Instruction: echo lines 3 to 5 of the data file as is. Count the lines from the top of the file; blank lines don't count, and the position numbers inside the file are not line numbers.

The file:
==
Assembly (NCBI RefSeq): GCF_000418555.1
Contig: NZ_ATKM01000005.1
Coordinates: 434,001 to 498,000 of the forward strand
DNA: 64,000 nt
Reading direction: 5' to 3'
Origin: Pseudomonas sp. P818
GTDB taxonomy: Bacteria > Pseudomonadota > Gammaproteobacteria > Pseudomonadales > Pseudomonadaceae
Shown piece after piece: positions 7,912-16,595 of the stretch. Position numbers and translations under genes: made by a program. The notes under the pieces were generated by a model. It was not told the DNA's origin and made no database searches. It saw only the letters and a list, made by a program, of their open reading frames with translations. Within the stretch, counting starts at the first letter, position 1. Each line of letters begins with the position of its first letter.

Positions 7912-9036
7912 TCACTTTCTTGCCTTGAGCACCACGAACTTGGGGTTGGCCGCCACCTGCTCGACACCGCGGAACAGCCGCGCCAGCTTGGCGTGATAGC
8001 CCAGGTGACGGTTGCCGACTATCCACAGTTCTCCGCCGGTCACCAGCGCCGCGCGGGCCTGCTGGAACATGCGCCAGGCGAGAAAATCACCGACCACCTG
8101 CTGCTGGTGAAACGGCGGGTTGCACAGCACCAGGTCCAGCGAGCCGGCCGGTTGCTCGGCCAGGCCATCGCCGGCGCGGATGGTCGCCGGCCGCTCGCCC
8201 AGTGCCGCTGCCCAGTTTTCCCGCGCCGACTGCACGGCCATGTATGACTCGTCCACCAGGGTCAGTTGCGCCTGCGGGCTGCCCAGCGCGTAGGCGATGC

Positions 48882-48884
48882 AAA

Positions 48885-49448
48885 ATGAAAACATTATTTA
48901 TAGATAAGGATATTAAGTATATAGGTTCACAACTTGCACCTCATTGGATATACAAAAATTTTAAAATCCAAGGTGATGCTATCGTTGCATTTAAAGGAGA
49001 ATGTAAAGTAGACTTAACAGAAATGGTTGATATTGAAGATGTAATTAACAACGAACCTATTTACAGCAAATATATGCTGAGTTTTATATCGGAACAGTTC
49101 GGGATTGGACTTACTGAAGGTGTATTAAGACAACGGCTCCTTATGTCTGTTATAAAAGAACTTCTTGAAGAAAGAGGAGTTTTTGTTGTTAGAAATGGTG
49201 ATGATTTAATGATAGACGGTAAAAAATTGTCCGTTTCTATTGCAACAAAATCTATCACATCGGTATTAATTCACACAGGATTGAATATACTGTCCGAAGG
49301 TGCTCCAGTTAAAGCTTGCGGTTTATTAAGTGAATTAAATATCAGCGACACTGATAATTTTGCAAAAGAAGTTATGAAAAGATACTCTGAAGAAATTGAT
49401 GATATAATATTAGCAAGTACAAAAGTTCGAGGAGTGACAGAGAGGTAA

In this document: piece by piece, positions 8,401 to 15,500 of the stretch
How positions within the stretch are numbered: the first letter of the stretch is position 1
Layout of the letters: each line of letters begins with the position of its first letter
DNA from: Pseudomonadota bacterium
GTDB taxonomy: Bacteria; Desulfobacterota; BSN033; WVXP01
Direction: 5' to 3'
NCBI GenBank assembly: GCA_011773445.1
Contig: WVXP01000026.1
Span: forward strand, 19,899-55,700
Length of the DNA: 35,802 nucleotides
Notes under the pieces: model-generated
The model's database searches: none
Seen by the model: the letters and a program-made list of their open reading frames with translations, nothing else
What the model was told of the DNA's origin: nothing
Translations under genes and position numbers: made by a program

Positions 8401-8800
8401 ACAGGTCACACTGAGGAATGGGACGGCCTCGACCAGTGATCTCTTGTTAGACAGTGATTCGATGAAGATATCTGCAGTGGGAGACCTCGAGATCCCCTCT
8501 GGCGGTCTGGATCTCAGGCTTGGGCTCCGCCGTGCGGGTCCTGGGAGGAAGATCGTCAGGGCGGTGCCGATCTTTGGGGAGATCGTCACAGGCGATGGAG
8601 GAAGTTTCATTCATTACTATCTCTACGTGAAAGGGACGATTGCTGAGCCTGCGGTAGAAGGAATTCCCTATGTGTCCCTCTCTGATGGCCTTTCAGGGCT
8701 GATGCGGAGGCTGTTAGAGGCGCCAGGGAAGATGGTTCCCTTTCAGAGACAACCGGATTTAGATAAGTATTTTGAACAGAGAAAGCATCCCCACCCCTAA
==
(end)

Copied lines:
Coordinates: 434,001 to 498,000 of the forward strand
DNA: 64,000 nt
Reading direction: 5' to 3'